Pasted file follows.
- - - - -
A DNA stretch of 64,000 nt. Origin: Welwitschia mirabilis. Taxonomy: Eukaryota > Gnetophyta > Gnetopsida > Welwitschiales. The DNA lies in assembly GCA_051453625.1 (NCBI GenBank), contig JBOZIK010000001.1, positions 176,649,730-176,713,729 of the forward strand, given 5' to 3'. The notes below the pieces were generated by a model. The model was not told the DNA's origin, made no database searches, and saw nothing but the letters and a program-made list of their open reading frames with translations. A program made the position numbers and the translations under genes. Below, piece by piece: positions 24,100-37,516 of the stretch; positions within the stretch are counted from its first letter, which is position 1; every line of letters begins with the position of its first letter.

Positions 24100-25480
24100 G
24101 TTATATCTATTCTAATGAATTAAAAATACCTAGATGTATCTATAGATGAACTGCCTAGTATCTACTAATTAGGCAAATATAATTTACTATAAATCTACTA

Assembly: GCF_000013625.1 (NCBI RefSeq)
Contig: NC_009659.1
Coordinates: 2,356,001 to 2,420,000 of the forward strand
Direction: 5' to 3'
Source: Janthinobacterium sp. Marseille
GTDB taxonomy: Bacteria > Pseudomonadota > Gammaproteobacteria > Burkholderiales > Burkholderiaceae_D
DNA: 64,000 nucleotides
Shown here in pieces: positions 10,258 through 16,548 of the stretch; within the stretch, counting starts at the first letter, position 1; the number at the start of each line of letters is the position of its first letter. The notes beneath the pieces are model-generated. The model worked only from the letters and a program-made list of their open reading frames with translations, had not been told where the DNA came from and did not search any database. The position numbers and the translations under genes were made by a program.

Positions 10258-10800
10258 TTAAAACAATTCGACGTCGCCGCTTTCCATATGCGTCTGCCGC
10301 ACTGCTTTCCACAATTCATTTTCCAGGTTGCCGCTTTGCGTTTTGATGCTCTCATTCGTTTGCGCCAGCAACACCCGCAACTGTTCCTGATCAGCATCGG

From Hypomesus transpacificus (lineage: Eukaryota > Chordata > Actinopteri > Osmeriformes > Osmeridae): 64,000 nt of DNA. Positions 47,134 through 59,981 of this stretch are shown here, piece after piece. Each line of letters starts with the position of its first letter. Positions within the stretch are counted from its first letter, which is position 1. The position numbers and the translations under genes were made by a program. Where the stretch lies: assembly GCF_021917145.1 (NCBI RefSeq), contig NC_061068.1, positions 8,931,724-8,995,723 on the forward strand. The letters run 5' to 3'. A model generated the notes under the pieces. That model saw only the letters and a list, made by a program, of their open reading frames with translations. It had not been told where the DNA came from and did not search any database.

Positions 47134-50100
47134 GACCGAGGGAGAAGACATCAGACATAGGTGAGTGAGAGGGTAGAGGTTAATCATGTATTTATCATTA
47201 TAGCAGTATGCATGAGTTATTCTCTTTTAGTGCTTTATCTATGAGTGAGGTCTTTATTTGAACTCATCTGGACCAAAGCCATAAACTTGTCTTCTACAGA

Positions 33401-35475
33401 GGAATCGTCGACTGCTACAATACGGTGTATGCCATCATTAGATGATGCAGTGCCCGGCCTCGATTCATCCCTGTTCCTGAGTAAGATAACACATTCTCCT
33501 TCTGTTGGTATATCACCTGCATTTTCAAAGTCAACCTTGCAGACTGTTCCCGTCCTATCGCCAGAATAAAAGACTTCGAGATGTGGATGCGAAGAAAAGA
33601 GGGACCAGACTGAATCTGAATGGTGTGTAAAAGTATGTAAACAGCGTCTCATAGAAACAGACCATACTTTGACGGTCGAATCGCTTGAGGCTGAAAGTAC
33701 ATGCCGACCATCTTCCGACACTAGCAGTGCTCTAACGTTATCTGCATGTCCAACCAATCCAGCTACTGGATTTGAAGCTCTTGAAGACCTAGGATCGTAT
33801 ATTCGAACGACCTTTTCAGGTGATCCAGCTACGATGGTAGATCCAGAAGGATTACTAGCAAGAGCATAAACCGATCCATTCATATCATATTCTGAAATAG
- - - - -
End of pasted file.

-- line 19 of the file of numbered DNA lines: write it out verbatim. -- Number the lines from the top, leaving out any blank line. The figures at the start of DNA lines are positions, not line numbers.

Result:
47201 TAGCAGTATGCATGAGTTATTCTCTTTTAGTGCTTTATCTATGAGTGAGGTCTTTATTTGAACTCATCTGGACCAAAGCCATAAACTTGTCTTCTACAGA